The Origins Of The Phrase "Silver Lining"

If you've ever tried to find a hint of positivity and light in a fog of malaise or misfortune, perhaps you've heard the phrase "silver lining." But have you ever wondered where it originated? As it turns out, the phrase "silver lining" references a rather literal kind of silver lining — one that has its roots in the moon.

The term "silver linings" seemingly originated in 1634, per Vocabulary, in a poem called "Comus: A Mask Presented at Ludlow Castle" by the poet John Milton. In the poem, Milton writes, "Was I deceived? or did a sable cloud/Turn forth her silver lining on the night?" In Milton's poem, the "silver lining" references moonlight shining through a cloud, setting its edges aglow — a sight you can look up at the sky and see today if you ever find yourself in need of a little hope in a time of darkness.

The poem "Comus" was written in honor of John Egerton, Earl of Bridgewater, in celebration of the earl becoming lord president of Wales, according to Britannica. The poem explores the contrasts between good and evil, a theme that Milton would infamously go on to explore in his epic poem "Paradise Lost."

In the poem, a lady becomes lost in the woods and is discovered by the sorcerer Comus, wicked son of Bacchus and Circe, who attempts to corrupt her as she sings the praises of goodness and chastity.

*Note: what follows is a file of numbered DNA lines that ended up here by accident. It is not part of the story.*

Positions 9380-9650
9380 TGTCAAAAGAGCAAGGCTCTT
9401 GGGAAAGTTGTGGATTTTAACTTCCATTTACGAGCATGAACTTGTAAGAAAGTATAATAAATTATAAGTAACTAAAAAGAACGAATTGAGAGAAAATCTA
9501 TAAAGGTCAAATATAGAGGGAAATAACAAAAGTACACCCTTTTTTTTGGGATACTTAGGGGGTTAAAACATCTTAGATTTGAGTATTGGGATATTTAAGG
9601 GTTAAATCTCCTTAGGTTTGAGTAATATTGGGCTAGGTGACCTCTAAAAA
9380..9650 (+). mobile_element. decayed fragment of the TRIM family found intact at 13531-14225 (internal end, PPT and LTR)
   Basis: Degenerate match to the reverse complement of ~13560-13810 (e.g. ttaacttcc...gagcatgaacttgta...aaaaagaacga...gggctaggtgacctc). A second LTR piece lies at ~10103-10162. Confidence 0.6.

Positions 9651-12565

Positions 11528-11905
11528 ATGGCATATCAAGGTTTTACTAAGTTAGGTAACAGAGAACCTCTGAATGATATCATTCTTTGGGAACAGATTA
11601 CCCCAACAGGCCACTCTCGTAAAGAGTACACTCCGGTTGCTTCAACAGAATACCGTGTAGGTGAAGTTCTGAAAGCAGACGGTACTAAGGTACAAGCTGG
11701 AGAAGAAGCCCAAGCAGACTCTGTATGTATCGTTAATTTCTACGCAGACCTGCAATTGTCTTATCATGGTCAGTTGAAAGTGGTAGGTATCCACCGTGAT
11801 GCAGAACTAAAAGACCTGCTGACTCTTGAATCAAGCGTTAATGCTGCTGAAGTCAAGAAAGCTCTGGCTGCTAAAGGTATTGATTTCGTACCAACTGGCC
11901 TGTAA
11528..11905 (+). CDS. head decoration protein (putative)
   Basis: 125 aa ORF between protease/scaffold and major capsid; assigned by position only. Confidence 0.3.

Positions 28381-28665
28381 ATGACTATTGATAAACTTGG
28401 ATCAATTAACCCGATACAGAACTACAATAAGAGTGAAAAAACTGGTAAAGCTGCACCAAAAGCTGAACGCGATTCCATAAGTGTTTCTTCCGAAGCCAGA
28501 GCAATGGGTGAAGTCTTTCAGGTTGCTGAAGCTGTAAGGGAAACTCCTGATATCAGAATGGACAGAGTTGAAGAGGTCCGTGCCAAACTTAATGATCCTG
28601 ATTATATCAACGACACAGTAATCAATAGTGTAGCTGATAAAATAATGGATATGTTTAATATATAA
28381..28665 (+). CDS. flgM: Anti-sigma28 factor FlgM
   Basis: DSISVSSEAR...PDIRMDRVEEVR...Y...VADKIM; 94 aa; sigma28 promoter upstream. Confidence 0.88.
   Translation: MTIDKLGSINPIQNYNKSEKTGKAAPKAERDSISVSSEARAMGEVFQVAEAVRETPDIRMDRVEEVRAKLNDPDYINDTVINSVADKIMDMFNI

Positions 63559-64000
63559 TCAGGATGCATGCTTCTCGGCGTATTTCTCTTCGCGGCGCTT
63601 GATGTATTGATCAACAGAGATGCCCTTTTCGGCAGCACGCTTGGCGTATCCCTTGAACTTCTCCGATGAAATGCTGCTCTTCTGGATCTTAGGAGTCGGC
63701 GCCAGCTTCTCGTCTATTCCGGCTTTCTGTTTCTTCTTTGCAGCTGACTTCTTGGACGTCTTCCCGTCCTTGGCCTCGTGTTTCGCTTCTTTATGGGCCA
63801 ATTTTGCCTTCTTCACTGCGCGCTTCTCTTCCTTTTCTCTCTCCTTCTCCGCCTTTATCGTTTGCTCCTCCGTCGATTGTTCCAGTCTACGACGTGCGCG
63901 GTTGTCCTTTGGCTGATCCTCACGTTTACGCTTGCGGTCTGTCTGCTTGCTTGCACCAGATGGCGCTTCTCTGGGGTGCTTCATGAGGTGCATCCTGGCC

The rise of the phrase "Every Cloud Has a Silver Lining"

That line from Milton's "Comus" inspired the proverb "every cloud has a silver lining," which likely first appeared in print in "The Dublin Magazine" in 1840, in a review of Mrs. S. Hall's book "Marian, or a Young Maid's Fortune," which featured the line, "As Katty Macane has it, 'there's a silver lining to every cloud that sails about the heavens if we could only see it,'" according to Phrases.

Then in 1849, the "New Monthly Belle Assemblée" published a review of the same book in which they printed the phrase "every cloud has a silver lining." That was actually a misquote from "Marian," according to Phrases, but the proverb stuck and soon became part of the English lexicon.

The phrase was popularized by the writer Sarah Payton Parton, the editor of the magazine "Home Journals," who wrote under the pseudonym "Fanny Fern," according to Shannon Selin. Parton, a single mother who escaped from a bad marriage and had to support two children, found a silver lining in her writing. According to Phrases, in 1853, she published an essay called "Nil desperandum," which used the quote "Every cloud has a silver lining; and He who wove it knows when to turn it out. So, after every night, however long or dark, there shall yet come a golden morning." 

Today, the phrase "silver lining" is relevant anytime you need to find a sliver of light in a dark situation or a spot of hope amidst a challenging situation, making it a powerful mantra to repeat and carry with you as you traverse life's challenging yet beautiful terrain.